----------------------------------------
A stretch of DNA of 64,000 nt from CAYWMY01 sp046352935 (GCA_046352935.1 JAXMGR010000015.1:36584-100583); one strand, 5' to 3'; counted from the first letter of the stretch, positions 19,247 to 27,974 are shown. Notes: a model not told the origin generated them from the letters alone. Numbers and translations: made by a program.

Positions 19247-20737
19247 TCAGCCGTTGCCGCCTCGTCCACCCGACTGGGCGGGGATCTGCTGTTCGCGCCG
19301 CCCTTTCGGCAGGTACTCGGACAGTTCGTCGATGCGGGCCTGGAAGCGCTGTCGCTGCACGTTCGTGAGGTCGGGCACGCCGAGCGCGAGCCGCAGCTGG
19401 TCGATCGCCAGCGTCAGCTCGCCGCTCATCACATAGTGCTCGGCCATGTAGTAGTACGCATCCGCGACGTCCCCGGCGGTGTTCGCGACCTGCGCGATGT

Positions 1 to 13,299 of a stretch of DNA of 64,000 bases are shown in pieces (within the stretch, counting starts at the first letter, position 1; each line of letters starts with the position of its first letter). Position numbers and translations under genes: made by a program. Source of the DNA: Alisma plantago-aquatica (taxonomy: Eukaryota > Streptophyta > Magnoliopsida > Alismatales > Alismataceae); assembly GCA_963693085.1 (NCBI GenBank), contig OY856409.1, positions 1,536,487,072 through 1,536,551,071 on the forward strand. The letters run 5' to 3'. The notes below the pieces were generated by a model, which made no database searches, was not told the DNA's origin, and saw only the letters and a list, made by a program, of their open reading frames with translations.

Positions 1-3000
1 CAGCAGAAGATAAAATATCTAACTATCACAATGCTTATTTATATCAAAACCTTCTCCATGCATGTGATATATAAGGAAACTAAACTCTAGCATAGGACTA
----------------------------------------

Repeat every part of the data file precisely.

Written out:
A stretch of DNA of 64,000 nt from CAYWMY01 sp046352935 (GCA_046352935.1 JAXMGR010000015.1:36584-100583); one strand, 5' to 3'; counted from the first letter of the stretch, positions 19,247 to 27,974 are shown. Notes: a model not told the origin generated them from the letters alone. Numbers and translations: made by a program.

Positions 19247-20737
19247 TCAGCCGTTGCCGCCTCGTCCACCCGACTGGGCGGGGATCTGCTGTTCGCGCCG
19301 CCCTTTCGGCAGGTACTCGGACAGTTCGTCGATGCGGGCCTGGAAGCGCTGTCGCTGCACGTTCGTGAGGTCGGGCACGCCGAGCGCGAGCCGCAGCTGG
19401 TCGATCGCCAGCGTCAGCTCGCCGCTCATCACATAGTGCTCGGCCATGTAGTAGTACGCATCCGCGACGTCCCCGGCGGTGTTCGCGACCTGCGCGATGT

Positions 1 to 13,299 of a stretch of DNA of 64,000 bases are shown in pieces (within the stretch, counting starts at the first letter, position 1; each line of letters starts with the position of its first letter). Position numbers and translations under genes: made by a program. Source of the DNA: Alisma plantago-aquatica (taxonomy: Eukaryota > Streptophyta > Magnoliopsida > Alismatales > Alismataceae); assembly GCA_963693085.1 (NCBI GenBank), contig OY856409.1, positions 1,536,487,072 through 1,536,551,071 on the forward strand. The letters run 5' to 3'. The notes below the pieces were generated by a model, which made no database searches, was not told the DNA's origin, and saw only the letters and a list, made by a program, of their open reading frames with translations.

Positions 1-3000
1 CAGCAGAAGATAAAATATCTAACTATCACAATGCTTATTTATATCAAAACCTTCTCCATGCATGTGATATATAAGGAAACTAAACTCTAGCATAGGACTA